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Miscarriage, the loss of a pregnancy before 20 weeks gestation, is unfortunately rather common. Most frequently, miscarriages occur within the first trimester of pregnancy. Around one in five clinically recognized pregnancies end in miscarriage. Of course, you would want to know you were miscarrying as soon as possible, even though the vast majority of miscarriages cannot be stopped or prevented. What are early miscarriage symptoms?

Early pregnancy typically includes a number of symptoms that could easily be interpreted as miscarriage symptoms, or menstruation symptoms. Most notably, lower abdominal cramping is something that would be experienced by pregnant women, women about to have their menstrual period, and women who are miscarrying alike. Slight vaginal bleeding or spotting can likewise be a menstrual symptom, something that happens early in pregnancy, or something that signifies the start of a miscarriage. If you are newly pregnant and experiencing nagging cramps or spotting, don't think the worst right away and contact your healthcare provider for an emergency prenatal appointment to check whether everything is well with your pregnancy.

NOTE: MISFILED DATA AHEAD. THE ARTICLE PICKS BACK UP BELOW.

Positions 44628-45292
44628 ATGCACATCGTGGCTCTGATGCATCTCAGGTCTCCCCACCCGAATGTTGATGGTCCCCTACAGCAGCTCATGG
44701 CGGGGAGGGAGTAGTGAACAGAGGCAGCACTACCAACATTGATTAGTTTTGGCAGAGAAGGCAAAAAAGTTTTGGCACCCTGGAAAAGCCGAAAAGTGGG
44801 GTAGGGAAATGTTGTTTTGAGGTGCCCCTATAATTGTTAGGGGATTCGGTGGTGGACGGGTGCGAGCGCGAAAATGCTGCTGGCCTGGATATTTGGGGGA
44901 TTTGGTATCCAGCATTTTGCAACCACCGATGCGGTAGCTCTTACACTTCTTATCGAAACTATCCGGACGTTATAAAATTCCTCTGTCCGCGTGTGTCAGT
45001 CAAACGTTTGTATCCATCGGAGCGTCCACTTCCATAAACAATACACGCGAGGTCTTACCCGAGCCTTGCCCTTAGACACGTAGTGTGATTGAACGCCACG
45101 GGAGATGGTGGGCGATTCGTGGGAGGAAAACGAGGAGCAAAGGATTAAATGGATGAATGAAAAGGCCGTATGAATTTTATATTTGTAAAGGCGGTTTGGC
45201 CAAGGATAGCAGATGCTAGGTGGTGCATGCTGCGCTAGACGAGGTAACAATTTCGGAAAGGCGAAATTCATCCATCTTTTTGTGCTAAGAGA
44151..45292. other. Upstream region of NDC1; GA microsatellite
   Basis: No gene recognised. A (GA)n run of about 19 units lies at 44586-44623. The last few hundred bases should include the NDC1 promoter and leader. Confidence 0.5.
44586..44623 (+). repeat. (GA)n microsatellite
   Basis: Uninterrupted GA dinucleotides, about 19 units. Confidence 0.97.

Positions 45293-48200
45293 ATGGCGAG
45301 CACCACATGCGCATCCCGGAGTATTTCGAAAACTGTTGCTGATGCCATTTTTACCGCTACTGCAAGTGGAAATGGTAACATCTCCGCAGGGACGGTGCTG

If you are still in very early pregnancy, you will likely get a trans vaginal ultrasound to be able to look at your uterus and baby. More obvious symptoms than simple cramping and spotting are pain and cramps that come and go in patterns (like labor contractions). Blood caused by a miscarriage comes in much greater amounts than the spotting we talked about, though slight spotting may precede heavy bleeding. You are also likely to lose tissue and clots during a miscarriage. Other clues that you may be having a miscarriage is a sudden negative pregnancy test, a disappearance of pregnancy signs you previously had, and sudden body changes like not being bloated any more. Miscarriage symptoms like pain can also point to an ectopic pregnancy. When in doubt, see your doctor!

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